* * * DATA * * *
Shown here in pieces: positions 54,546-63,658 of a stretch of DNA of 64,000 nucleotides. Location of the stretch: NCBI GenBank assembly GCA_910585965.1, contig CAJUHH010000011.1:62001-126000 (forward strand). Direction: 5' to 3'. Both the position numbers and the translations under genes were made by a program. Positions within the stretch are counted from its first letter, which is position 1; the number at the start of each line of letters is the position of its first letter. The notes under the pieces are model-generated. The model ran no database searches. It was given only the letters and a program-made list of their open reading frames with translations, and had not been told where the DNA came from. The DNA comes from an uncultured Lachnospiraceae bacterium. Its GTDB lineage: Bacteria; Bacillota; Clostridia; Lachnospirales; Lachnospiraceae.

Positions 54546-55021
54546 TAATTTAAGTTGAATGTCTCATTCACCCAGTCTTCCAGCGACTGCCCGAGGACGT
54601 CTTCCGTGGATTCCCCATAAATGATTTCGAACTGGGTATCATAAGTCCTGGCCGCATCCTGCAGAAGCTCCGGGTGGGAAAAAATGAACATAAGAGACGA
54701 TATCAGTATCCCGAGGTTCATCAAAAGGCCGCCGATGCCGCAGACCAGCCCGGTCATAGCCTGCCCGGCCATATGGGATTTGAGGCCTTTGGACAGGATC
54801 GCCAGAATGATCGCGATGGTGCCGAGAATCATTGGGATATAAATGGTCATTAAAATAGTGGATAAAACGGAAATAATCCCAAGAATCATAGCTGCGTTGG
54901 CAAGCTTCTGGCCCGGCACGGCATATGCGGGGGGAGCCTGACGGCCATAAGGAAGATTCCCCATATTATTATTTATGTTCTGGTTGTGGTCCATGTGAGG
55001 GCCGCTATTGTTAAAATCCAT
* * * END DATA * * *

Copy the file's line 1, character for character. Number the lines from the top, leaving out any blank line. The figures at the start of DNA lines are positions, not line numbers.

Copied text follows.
Shown here in pieces: positions 54,546-63,658 of a stretch of DNA of 64,000 nucleotides. Location of the stretch: NCBI GenBank assembly GCA_910585965.1, contig CAJUHH010000011.1:62001-126000 (forward strand). Direction: 5' to 3'. Both the position numbers and the translations under genes were made by a program. Positions within the stretch are counted from its first letter, which is position 1; the number at the start of each line of letters is the position of its first letter. The notes under the pieces are model-generated. The model ran no database searches. It was given only the letters and a program-made list of their open reading frames with translations, and had not been told where the DNA came from. The DNA comes from an uncultured Lachnospiraceae bacterium. Its GTDB lineage: Bacteria; Bacillota; Clostridia; Lachnospirales; Lachnospiraceae.